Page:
Not particularly surprising, given the number of people who do it, but it really is great, and I feel annoyed that I hadn't done it for so much of my life. You can pick up the basics in a matter of hours, and then the satisfaction of improving is great - almost as much as how fun it is to just go sliding downhill on snow. I'd been for a couple of introductory lessons on a dry slope before, but it just does it absolutely no justice.
We (Eben, Liz, Caroline and myself) went to Heavenly, on the South of Lake Tahoe, the California-Nevada border (plenty of casinos nearby), and the scenery is absolutely stunning (beautiful snow, skies, lots of lovely trees), and the scale of the runs just makes the dry slopes seem comedy. I'd always thought of Winter as dark and gloomy, but this was Winter at its very best - pretty much Summer, but not too hot, and with soft, fluffy snow everywhere.
Well, that's not strictly true. On our final day it snowed quite heavily, and Eben and I were determined to make the most of it. It was actually very fun, in a freezing cold white-out kind of way. The blizzards cleared briefly, giving an absolutely amazing view of Nevada. Anyway, rewind to the start of the holiday....
Lessons are well worth it. They're not cheap, but I suppose the whole holiday thing isn't particularly. On the other hand, they're a great way to get started quickly. In a week I got from pretty much nothing, through greens to simple blues, although my impression is that Heavenly is a fairly fluffy resort, ratings-wise. Myself and Caroline learnt to ski, while Eben learnt to snowboard. Liz planned to snowboard, but reverted to her skiing roots (yay).
I should probably also point out that winter sports are a great way of getting injured. Somehow (without any obvious instant where it started), my ankle started to hurt, so that I couldn't walk in boots. Skiing, fine, walking normally, fine, walking in boots, big pain. Fortunately, it didn't affect me too much, after a day off. Eben and Liz had their own accidents, and it seems Caroline, who seemed to have the most conservative approach, was the only one of us to come out unscathed. Although she did get quite tired quite regularly. :)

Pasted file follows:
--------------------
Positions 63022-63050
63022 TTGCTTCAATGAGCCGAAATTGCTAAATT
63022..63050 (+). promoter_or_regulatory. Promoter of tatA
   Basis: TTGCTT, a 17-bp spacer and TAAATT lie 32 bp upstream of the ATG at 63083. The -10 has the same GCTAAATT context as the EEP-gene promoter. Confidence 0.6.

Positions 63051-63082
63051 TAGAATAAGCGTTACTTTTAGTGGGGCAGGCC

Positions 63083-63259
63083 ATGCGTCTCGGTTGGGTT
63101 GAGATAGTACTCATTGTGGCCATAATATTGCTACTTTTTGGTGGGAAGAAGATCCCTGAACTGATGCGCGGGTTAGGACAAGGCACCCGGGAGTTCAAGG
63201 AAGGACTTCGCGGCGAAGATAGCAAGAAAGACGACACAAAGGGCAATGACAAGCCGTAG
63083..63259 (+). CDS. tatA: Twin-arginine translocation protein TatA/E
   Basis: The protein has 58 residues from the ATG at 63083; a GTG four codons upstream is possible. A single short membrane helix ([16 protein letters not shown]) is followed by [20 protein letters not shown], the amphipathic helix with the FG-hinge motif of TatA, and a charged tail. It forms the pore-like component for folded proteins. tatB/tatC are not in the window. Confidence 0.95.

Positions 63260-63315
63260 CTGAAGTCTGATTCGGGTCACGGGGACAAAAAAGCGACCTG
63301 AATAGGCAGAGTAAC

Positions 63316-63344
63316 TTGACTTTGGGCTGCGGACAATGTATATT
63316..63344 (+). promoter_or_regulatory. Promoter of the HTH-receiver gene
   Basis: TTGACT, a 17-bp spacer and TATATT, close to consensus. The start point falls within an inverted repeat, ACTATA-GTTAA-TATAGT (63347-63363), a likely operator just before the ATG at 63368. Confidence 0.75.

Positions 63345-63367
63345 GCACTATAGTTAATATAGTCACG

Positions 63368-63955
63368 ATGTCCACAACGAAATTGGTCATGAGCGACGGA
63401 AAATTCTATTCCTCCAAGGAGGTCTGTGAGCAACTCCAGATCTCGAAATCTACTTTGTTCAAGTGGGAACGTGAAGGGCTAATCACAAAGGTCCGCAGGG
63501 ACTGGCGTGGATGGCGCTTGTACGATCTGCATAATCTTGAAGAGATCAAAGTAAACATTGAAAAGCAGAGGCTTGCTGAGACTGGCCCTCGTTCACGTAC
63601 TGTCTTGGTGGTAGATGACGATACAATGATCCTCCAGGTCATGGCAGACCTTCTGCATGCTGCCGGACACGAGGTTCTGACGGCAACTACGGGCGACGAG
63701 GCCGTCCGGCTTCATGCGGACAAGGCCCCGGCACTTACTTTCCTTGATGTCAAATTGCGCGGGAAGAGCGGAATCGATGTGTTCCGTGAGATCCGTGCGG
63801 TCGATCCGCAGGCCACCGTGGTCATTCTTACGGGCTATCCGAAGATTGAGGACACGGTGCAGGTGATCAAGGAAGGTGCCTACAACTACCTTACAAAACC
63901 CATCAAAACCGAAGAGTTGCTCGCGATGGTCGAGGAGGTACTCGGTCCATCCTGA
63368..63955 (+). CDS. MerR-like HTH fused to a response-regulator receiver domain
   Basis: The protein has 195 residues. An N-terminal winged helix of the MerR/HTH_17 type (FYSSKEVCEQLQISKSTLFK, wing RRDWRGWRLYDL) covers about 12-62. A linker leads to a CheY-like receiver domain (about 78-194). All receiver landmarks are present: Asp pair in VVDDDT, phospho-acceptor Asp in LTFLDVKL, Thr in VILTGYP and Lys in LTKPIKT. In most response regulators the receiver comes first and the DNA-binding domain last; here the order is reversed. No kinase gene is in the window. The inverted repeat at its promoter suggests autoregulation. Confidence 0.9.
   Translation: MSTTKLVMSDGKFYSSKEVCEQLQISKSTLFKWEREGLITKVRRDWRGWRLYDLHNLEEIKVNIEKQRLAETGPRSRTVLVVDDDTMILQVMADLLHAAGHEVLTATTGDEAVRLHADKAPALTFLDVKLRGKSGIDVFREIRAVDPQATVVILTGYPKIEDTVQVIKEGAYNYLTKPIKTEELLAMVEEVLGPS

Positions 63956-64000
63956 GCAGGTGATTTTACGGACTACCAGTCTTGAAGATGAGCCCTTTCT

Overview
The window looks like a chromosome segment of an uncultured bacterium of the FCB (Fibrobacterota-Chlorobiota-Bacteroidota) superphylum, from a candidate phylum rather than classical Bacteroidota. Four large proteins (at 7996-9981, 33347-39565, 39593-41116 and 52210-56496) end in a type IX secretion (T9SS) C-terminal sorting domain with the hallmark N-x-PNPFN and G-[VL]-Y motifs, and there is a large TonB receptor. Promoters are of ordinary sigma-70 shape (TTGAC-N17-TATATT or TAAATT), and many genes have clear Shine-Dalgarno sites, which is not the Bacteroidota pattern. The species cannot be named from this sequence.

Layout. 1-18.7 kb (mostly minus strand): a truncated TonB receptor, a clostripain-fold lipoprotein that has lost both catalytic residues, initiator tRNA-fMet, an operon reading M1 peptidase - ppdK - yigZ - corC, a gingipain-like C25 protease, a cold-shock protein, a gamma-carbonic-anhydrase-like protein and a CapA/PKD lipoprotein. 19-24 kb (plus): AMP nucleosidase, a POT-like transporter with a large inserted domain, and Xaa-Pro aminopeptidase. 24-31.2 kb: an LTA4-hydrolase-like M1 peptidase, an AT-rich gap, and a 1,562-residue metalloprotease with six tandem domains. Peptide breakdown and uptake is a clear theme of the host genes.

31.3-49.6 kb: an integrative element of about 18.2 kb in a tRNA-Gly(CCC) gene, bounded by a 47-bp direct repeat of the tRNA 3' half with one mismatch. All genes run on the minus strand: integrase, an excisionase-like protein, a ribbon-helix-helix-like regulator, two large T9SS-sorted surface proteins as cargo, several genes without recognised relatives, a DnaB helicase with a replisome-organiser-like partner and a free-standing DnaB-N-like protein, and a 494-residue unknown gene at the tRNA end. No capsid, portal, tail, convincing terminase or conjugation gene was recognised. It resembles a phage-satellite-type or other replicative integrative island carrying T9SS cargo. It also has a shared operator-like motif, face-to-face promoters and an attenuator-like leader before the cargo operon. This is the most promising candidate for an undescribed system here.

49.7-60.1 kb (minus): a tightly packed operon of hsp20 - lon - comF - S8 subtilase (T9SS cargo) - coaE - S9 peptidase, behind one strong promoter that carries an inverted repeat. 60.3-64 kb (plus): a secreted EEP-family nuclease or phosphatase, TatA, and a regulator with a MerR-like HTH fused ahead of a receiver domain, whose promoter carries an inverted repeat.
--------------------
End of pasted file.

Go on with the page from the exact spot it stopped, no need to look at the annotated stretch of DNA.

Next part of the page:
Having said that, so did I. After a day of skiing we couldn't manage much more than supper and bed. How people do apres-ski, I have no idea. On the other hand, Americans really know how to do food. Their steaks are just fantastic, and I'd recommend Echo at the Embassy Suites, Fire and Ice, and the Hawaiian sushi place whose name I've forgotten. Cecil's bar and grill was disappointing. Oh, and the food on the piste is pretty poor, too, but you'll be too busy skiing, won't you?
It was my first holiday in the US mainland, and Caroline's first visit to the US, and although there's probably some skew from the fact it's a holiday resort, the whole place was just so... American. Everything was bigger, the people insanely friendly, and everywhere there were little touches that just kept making us want to pinch ourselves, see if it's a dream. Ok, so maybe we're a little easily-pleased by that kind of stuff. :)
Finally, I think I should give a bit of a run-down of the runs I'd been down: